As Disney’s greatest musical celebrates a historic anniversary, we reflect on the film that defined fantasy cinema.
It’s fairly widely accepted that Mary Poppins is one of the greatest films ever made, and the best Walt Disney ever produced. Less beloved, quite unfairly, is its 1971 follow-up Bedknobs and Broomsticks. After Poppins author P.L. Travers hated the finished film and refused to award Walt the rights to make a sequel (as seen in the 2013 film Saving Mr. Banks), Disney made a compromise, rehiring director Robert Stevenson and songwriters Richard and Robert Sherman to adapt another fantasy novel, this time by The Borrowers author Mary Norton, into a big-budget musical.
I first watched Poppins and Bedknobs around the same time as a child, and I sincerely consider the latter to be my favourite. While Poppins is dripping in gorgeous production design and unforgettable songs, and features in Julie Andrews’ Mary one of cinema’s greatest heroes, the 1971 film has some extra layer of magic that I find utterly mesmerising. Returning from Poppins and given a more prominent role is the extraordinary David Tomlinson, who teams up with Angela Lansbury’s Miss Price and the three Rawlins orphans to defeat Nazis using magic. It’s a sublime film, setting the template for much contemporary fantasy cinema (so much of the Harry Potter films’ aesthetic is visible on Bedknobs‘ London streets). Lansbury (a phenomenally strong female lead) and Tomlinson are a delightful duo, and the children equally spectacular.
Though it has an assortment of incredible sequences, the almost indisputable highlight of the film is the “Portobello Road” sequence, an awe-inspiring blend of Dickensian and contemporary visions of London; more culturally diverse than one would likely see in a film today.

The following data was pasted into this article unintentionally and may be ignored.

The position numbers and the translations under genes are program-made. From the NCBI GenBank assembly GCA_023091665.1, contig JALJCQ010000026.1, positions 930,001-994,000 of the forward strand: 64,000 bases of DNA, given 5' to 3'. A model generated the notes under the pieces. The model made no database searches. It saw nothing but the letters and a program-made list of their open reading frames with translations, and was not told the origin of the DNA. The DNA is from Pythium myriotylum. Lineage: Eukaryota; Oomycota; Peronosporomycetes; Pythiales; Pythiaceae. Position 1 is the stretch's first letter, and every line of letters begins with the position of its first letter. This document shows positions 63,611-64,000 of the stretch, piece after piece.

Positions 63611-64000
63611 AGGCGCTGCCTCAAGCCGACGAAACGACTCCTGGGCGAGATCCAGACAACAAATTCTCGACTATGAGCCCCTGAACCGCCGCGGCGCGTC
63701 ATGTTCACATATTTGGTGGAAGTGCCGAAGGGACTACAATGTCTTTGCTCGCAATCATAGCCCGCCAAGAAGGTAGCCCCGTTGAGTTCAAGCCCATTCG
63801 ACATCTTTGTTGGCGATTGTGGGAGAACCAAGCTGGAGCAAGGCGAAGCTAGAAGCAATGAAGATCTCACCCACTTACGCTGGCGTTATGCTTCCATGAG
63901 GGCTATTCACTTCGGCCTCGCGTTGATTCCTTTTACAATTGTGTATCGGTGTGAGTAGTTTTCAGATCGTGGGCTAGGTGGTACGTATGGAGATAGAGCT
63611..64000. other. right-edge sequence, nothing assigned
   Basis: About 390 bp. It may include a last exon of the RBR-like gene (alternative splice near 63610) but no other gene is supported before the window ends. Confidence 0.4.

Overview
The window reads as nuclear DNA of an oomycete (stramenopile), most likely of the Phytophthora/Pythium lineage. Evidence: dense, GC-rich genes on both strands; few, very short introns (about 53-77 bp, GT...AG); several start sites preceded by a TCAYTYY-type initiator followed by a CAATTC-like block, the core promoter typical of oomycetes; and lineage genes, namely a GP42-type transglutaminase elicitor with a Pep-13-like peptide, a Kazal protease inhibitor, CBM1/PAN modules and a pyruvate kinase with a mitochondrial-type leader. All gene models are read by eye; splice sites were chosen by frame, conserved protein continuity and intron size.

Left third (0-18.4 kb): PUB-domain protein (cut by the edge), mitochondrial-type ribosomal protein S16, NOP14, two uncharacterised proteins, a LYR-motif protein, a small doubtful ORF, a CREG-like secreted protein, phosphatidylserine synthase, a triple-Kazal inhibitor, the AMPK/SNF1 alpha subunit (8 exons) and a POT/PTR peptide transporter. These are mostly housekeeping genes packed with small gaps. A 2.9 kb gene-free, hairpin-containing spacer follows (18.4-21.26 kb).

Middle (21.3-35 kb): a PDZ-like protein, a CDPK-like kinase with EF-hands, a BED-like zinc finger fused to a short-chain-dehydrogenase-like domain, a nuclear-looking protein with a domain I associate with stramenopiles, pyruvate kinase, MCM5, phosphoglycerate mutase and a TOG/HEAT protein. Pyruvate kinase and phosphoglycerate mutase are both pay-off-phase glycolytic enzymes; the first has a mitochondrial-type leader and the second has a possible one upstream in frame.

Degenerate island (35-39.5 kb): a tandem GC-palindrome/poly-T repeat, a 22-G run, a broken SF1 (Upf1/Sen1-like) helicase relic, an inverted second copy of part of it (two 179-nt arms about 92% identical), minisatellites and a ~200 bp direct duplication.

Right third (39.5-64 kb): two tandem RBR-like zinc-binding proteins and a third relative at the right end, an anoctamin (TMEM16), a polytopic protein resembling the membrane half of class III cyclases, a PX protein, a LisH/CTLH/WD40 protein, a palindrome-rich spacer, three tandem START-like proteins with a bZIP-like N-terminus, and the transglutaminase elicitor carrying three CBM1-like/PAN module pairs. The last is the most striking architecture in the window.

The most controversial and, arguably, mediocre sequence in Poppins is the extended delve into an animated world, featuring dancing penguins and a horserace. It’s good, but it’s of a lesser quality than the rest of that film. Bedknobs‘ similar sidestep into animation is, while relatively unoriginal, much more enjoyable: Tomlinson plays soccer against a literal Lion King following a dance sequence set underwater. Glorious.
Earlier this year, the children reunited to celebrate the 45th anniversary. How unimaginably sensational it must be, to have worked on such a phenomenal piece of cinema history, on set with legends like Lansbury, Tomlinson, the Sherman Brothers, Roddy McDowall and- to a perhaps lesser extent- Bruce Forsyth, who unfathomably makes a (very funny) cameo. Bedknobs and Broomsticks is a timeless classic, and- though criminally undervalued by so many- it’s a film we shall always adore and watch endlessly.